The Whittier Daily News has an interesting account of yesterday’s forum hosted by Congressman Adam Schiff about the management of the 2009 Station fire that burned 160,000 acres near Los Angeles.
ALTADENA – Foothill residents left a community forum on the Station Fire with few questions answered and little confidence on Thursday, after Forest Service officials gave scant details as to how properties will be protected in the event of another devastating wildland blaze.
Rep. Adam Schiff, D-Pasadena, moderated Thursday’s forum on the mismanagement of the Station Fire, the largest wildland fire in Los Angeles County history.
Forest Service officials, as well a representative from the Congressional Government Accountability Office, tried to allay fears of a possible repeat of the 250-square-mile blaze that killed two Los Angeles County Firefighters and destroyed dozens of homes.
Homeowners, many of whom watched their houses burn in the Station Fire, weren’t convinced that much has changed.
“We are not safer,” said Rod Driscoll, whose Vogel Flats home was destroyed in the Station Fire. “We are going to be in the same situation this year in the area to the east that didn’t burn in the Station Fire.”
Forest Service officials were also criticized for not providing straight answers to the residents at the forum.
“I feel like some of these generalizations that you are giving, aren’t answering the questions these people are addressing,” said Sandra Thomas, Altadena Town councilwoman.
Tom Harbour, Forest Service director of aviation and fire management, spoke about the improved communications between agencies and the commitment to protecting property and lives in the event of another fire.
Harbour’s words fell short of comforting the audience.
“I got out of there with my car, my clothes on my back and my cat,” said Duncan Baird, retired battalion chief from the Pasadena Fire Department, who lost his Tujunga Canyon home in the blaze.
The Forest Service launched a feasibility study to examine the use of night-time helicopter water drops. The tactic was prohibited by the Forest Service during the Station Fire despite the proven effectiveness of Los Angeles County Fire helicopters in fighting fires from the air after dark, Harbour told the audience at the Altadena Library on Thursday.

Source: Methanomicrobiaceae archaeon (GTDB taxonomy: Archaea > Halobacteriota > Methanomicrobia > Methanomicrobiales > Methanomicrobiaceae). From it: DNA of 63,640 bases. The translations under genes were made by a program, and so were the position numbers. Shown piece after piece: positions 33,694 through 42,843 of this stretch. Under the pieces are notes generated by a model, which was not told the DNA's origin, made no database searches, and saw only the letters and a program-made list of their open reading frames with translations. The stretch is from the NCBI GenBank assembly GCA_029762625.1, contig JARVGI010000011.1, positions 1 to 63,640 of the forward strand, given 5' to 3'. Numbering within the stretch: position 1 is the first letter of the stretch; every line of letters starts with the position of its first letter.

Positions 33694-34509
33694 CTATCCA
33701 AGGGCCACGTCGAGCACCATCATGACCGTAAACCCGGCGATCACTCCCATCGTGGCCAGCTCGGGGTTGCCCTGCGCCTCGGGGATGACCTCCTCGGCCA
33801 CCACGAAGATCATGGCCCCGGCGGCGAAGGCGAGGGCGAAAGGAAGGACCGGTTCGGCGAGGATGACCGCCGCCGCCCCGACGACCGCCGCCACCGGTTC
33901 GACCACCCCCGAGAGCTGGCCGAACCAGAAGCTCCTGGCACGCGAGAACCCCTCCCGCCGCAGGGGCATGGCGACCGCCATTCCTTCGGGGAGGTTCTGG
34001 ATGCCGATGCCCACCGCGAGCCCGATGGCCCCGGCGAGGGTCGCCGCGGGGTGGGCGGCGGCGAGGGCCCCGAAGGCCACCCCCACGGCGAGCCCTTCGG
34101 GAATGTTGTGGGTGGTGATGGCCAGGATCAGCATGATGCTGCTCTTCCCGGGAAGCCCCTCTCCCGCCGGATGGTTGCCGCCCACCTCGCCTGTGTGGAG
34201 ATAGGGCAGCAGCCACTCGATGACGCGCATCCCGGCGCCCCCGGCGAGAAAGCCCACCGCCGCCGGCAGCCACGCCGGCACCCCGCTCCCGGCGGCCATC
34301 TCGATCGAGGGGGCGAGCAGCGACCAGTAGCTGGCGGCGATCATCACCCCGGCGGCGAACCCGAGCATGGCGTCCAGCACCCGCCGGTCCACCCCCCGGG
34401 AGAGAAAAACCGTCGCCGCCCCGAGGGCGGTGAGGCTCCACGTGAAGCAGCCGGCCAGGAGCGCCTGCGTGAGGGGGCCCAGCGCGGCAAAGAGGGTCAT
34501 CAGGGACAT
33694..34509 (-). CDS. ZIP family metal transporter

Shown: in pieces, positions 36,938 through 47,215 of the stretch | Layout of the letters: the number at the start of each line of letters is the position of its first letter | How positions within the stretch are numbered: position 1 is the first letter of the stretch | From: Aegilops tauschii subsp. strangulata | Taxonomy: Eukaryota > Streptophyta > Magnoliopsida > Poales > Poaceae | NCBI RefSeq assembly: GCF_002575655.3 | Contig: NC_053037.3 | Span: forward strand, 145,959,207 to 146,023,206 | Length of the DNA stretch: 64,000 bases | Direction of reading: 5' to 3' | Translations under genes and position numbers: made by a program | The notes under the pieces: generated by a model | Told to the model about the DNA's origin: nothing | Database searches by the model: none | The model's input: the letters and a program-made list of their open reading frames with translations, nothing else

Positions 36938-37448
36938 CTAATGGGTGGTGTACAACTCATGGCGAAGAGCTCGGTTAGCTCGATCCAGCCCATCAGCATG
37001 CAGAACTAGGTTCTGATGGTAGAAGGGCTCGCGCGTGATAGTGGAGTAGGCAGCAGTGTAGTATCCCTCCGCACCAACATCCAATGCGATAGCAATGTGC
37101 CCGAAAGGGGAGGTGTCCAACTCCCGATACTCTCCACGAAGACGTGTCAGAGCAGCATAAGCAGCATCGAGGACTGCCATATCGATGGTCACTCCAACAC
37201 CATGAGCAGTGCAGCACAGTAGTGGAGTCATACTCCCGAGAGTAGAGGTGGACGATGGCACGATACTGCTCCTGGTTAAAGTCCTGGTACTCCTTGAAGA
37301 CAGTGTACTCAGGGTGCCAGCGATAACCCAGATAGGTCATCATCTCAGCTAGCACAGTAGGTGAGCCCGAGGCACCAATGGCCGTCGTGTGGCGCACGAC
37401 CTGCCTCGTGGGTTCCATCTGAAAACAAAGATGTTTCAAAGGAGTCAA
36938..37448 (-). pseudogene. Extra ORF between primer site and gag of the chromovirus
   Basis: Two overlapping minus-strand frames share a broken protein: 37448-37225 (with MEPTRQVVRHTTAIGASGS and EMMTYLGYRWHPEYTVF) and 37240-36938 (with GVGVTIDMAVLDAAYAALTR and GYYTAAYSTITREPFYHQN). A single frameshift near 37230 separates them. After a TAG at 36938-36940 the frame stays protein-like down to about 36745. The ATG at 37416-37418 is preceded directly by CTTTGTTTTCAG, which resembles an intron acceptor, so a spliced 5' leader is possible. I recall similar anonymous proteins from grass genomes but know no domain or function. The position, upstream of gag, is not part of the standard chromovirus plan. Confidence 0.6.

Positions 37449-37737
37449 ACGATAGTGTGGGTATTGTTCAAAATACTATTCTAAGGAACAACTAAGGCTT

Meanwhile, the Forest Service entered into an agreement with Los Angeles County Fire to conduct nighttime air operations upon request, Harbour said.
“We are in the night flying business right now with the helicopters being supplied by Los Angeles County,” Harbour said.
But limitations in the equipment could curb the volume of night flights.
Harbour told the audience that operating the helicopters on consecutive shifts with separate flight crews could “wear out” the helicopters.
Harbour’s comments set off groans and one man yelled: “In other words nothing has changed.”
“We are going to wear out our aircraft,” said Laura Olhasso, in a rare moment of sarcasm during the meeting. “That’s less than confidence-inspiring.”
Olhasso, a councilwoman in La Canada-Flintridge, harshly criticized federal officials for not releasing information from the investigation into the Station Fire some 20 months after the disaster struck.
“I am dismayed by the pace of the inquiry,” she said.
The GAO agreed to investigate the management of the Station Fire in 2010. After seven months of inquiry, Stephen Gaty, the agency’s assistant director of natural resources, declined to comment on the initial findings from the federal probe and told the audience the report won’t be released until late 2011.
While Harbour promised the residents that the Forest Service would throw all available resources at a fire, he noted that air operations are “expensive.”
Those comments also elicited groans from the crowd, some of whom openly wondered how much a lack of funds played into the grounding of aircraft during the early stages of the Station Fire.
“If those early decisions were made because of money, I ask you not to make that decision again,” said John Grancich, of Millard Canyon.
Written by Brian Charles
Duncan Baird, a homeowner in the Big Tujunga Canyon area, where several dozen homes were lost, echoed the complaint of many that the Forest Service did not try to protect the area in the 48 hours after the blaze started on Thursday August 27, 2009. The Big Tujunga Canyon residents lost their homes on Saturday.
“There was a period of time all day Thursday and all day Friday when some serious mitigation could have been done with an aerial assault to pre-treat fuels in our canyon,” Baird said. “As it turned out there was absolutely zero work done in the canyon before the fire took our homes and everything we owned. ”
Baird and others questioned whether the Forest Service calculated whether saving their property would be worth the cost of deploying additional fire resources.
Harbour defended the agency’s response as being an”aggressive, assertive initial attack.”
He said cost factors are not considered when trying to put out a fire.
“We are not constrained by cost…we want to get the fire out. There is, hopefully, no question about that,” Harbour said.